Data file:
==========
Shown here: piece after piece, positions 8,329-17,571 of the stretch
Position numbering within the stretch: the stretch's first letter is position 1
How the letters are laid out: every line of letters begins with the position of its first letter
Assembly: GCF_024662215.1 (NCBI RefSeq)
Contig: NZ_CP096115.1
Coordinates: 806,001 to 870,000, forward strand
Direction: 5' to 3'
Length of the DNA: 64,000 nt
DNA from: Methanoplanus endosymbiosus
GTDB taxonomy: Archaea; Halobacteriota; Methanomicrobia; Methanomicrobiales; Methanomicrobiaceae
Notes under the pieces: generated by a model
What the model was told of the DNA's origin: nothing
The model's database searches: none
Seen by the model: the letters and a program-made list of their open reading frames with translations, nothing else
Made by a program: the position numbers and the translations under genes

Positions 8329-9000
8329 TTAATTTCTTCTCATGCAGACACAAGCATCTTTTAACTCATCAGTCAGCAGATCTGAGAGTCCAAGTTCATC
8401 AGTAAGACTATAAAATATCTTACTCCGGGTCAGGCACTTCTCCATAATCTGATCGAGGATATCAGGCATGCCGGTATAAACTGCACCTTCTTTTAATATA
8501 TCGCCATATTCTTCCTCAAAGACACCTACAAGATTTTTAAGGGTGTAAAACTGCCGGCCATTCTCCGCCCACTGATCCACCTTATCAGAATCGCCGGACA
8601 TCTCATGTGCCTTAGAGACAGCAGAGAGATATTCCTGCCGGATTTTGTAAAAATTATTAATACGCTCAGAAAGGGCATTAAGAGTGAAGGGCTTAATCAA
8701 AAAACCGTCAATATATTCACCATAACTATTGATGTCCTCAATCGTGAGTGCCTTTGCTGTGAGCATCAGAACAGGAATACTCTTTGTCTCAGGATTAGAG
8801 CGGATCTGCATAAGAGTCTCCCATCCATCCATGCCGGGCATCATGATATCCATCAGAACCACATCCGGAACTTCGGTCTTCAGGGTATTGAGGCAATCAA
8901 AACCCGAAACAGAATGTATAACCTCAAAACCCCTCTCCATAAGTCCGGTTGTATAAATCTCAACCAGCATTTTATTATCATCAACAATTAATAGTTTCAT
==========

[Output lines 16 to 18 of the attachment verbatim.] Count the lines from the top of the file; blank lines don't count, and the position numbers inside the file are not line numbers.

Positions 8329-9000
8329 TTAATTTCTTCTCATGCAGACACAAGCATCTTTTAACTCATCAGTCAGCAGATCTGAGAGTCCAAGTTCATC
8401 AGTAAGACTATAAAATATCTTACTCCGGGTCAGGCACTTCTCCATAATCTGATCGAGGATATCAGGCATGCCGGTATAAACTGCACCTTCTTTTAATATA